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275647 Posts in 27717 Topics by 4285 Members Latest Member: - Jason DAngelo Most online today: 154 - most online ever: 429 (November 03, 2007, 04:35:43 AM)
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Author Topic: [One Can Have Her] Arson and old flames  (Read 3459 times)
Jonas Ferry
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Posts: 111


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« on: November 08, 2007, 06:39:19 AM »

b]The characters were:

Douglas Spencer, a hardboiled journalist that was blackmailing the homosexual film star Jess Escobar. He wanted to switch jobs from a scandal magazine to the LA Times.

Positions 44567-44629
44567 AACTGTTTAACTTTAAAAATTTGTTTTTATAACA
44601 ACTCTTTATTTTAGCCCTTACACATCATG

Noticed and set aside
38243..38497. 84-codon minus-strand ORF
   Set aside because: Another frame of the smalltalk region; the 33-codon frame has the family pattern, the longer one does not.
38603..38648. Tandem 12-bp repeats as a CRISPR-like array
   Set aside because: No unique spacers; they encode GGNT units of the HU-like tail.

William "Billy" O'Leary, a greedy police officer in the vice squad that took bribes from Jess Escobar to keep his gay bar secret from the rest of the police. He wanted peace of mind, to break out of the net of bribes and debts.

Edmund Cobbs, a conflicted war veteran who had killed a soldier on his own side almost thirty years earlier in World War I. He wanted forgiveness from the murder that still haunted him.

John Berry, a cynical government agent who murdered hos partner in the agency through arson. He wanted to become the most influential gangster in town and rule the criminal world.

It was easy to get the players to choose things from the lists, and they seemed happy with their options. Someone wanted "brother" or "family member" on the list of relationships to the femme fatale, to set up an incest story, but I don't think they felt limited in a bad way. I stressed that the life goals should be made very specific, but it turned out they still weren't specific enough.